Two years to Rio Olympics: Gymnastics storylines

Gabby Douglas
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The telltale stat in U.S. women’s gymnastics is this: No American has made back-to-back Olympic teams since 1996 and 2000.

Of the five-member 2012 U.S. Olympic champion team, three have not competed since the London Games. One more hasn’t competed in 2014.

Start with Gabby Douglas, the Olympic all-around champion, who has moved from Iowa to Los Angeles back to Iowa and is now living in Ohio. She returned to a National Team camp for the first time since 2012 this spring but last week pushed back her anticipated competitive comeback to 2015.

Jordyn Wieber, the 2011 World all-around champion, is now at UCLA and hasn’t set a return date, if she returns at all. Aly Raisman, the Olympic floor exercise champion, also hasn’t competed since London, but she aims to return to a National Team camp in the fall.

Two years out: Rio’s readiness | Storylines: Swimming | Track and Field | Gymnastics | More Sports

McKayla Maroney bounced back from an Olympic vault silver medal performance to win the 2013 World Championship on the apparatus. She underwent knee surgery in March but said Saturday that she’s more determined than ever to make the 2016 Olympic Team.

Kyla Ross, the youngest member of the Fierce Five, is the only one who has competed through the last two years. She’s the reigning World all-around silver medalist.

Ross was beaten at the 2013 World Championships by Simone Biles, a powerful 4-foot-8 Texan who draws comparisons to 2008 Olympic balance beam champion Shawn Johnson.

Of course, Douglas, Wieber, Maroney and Ross were all juniors two years before the London Olympics. So the 2016 U.S. Olympic Team could be made up entirely of gymnasts we’ve yet to see perform at major international events.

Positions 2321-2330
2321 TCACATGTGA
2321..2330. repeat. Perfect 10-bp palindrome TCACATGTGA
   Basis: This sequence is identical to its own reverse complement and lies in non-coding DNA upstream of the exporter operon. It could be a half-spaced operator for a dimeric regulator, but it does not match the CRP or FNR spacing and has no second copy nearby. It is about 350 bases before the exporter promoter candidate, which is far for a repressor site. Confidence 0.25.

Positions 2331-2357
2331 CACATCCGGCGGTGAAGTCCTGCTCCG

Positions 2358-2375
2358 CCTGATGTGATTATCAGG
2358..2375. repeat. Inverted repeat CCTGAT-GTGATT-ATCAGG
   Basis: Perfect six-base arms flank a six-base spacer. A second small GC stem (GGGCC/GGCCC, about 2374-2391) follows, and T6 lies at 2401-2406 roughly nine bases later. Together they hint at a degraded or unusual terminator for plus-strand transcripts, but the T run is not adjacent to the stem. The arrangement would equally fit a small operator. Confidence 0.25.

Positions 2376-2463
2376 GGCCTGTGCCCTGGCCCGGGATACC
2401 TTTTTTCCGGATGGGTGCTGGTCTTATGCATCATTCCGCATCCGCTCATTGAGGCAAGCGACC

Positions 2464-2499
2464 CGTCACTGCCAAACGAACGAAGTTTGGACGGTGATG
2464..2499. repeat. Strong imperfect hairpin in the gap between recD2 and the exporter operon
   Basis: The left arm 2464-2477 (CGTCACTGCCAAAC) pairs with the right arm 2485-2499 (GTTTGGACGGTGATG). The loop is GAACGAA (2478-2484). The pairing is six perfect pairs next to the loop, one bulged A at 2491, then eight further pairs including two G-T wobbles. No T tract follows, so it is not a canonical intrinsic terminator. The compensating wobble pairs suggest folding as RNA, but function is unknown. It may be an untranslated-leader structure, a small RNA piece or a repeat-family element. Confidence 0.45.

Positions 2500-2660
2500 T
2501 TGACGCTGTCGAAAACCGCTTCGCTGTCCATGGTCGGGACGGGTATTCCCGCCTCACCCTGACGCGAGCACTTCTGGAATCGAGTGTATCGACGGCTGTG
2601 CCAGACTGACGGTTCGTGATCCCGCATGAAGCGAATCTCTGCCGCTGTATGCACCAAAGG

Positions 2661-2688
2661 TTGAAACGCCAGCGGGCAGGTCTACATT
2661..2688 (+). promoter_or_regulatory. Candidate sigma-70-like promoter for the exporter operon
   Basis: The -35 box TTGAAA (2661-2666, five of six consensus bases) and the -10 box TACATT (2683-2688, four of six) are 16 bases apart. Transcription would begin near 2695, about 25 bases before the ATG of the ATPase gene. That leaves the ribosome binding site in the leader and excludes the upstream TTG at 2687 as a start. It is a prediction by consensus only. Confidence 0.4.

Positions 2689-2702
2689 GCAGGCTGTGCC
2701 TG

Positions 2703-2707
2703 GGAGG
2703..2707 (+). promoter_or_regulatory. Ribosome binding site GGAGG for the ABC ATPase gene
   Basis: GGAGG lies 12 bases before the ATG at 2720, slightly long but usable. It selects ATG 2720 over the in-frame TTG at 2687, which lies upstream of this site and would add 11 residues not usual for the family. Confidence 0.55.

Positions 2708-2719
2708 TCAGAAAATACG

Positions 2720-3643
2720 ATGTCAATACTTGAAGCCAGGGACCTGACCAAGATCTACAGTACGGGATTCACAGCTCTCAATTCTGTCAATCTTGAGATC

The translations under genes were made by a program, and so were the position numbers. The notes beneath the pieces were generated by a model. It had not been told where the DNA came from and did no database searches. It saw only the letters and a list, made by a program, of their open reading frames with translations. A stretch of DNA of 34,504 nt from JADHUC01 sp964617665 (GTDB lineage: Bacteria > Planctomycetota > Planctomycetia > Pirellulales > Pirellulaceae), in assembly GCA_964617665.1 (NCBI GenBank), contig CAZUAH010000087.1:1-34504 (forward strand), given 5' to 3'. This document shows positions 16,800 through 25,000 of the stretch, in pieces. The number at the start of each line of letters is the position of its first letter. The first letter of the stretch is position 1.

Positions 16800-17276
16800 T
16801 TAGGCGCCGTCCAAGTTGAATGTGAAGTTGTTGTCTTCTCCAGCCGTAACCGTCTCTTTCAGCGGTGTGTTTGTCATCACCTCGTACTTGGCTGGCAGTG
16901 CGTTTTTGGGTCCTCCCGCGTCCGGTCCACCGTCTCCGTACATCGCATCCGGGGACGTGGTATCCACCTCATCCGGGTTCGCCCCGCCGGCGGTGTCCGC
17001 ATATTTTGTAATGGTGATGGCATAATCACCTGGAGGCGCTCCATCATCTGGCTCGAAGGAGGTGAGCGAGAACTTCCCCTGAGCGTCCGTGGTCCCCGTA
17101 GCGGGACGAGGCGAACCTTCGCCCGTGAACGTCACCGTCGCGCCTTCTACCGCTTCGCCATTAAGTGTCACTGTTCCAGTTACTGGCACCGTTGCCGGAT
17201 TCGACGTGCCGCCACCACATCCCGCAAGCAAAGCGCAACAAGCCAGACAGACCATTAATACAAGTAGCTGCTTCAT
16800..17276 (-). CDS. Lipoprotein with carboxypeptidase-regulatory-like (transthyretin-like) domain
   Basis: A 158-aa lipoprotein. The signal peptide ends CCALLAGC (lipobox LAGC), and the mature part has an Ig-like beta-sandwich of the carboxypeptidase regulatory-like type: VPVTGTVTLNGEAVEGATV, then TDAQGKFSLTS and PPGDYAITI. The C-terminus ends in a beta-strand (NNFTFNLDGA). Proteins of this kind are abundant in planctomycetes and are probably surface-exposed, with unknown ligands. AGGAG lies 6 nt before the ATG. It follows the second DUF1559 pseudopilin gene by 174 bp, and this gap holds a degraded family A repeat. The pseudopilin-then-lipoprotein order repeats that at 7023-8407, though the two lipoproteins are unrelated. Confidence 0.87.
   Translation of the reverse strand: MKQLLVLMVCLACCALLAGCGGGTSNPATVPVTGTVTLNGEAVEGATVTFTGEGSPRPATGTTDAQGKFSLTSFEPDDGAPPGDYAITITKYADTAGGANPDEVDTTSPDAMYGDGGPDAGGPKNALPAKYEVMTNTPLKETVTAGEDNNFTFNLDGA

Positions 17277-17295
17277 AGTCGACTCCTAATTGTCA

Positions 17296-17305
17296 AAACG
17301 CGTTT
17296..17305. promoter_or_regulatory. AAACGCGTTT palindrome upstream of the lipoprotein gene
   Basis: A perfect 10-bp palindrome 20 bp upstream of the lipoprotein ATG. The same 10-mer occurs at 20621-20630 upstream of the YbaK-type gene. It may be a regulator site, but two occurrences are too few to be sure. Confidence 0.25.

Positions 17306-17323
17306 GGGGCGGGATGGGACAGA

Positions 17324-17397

Every member of the 2012 U.S. Olympic men’s team is still active, looking to return for 2016 and make up for that fifth-place finish.

Sam Mikulak is the reigning U.S. all-around champion, while Danell LeyvaJohn Orozco and Jonathan Horton each missed chunks of time the last two years with injuries. Horton, a two-time Olympian, is expected to compete for the first time since London at the P&G Championships in two weeks.

The balance of power in international gymnastics remains the same. The Chinese, Russian and Romanian women are still a threat to the U.S., and they’ll try to prove it at the first World Championships team competition since the Olympics in October.

Japan’s Kohei Uchimura won his fourth straight World Championship in the all-around in 2013 and is in the “greatest of all time” discussion at age 25. Japan, though, has been unable to beat China in a team competition at the Olympics or Worlds since 2004.

Major gymnastics events before Rio 2016:

2014 P&G Championships — Aug. 21-24, Pittsburgh
2014 World Championships — Oct. 3-13, Nanning, China
2015 P&G Championships — Aug. 13-16, 2015, Indianapolis
2015 World Championships — Oct. 23-Nov. 1, 2015, Glasgow, Scotland
2016 P&G Championships
2016 U.S. Olympic Trials

Injured Ilia Malinin wins Grand Prix Finland, qualifies for Grand Prix Final

Ilia Malinin
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Ilia Malinin, competing “a little bit injured” this week, still won Grand Prix Finland and goes into the Grand Prix Final in two weeks as the world’s top-ranked male singles skater.

Malinin, who was second after Friday’s short program, landed four clean quadruple jumps in Saturday’s free skate to overtake Frenchman Kevin Aymoz.

Malinin, who landed a quad flip in competition for the first time, according to SkatingScores.com, also attempted a quad Axel to open his program, but spun out of the landing and put his hand down on the ice.

Malinin also won his previous two starts this season in come-from-behind fashion. The 17-year-old world junior champion became the first skater to land a clean, fully rotated quad Axel in September, then did it again in October at Skate America, where he posted the world’s top overall score this season.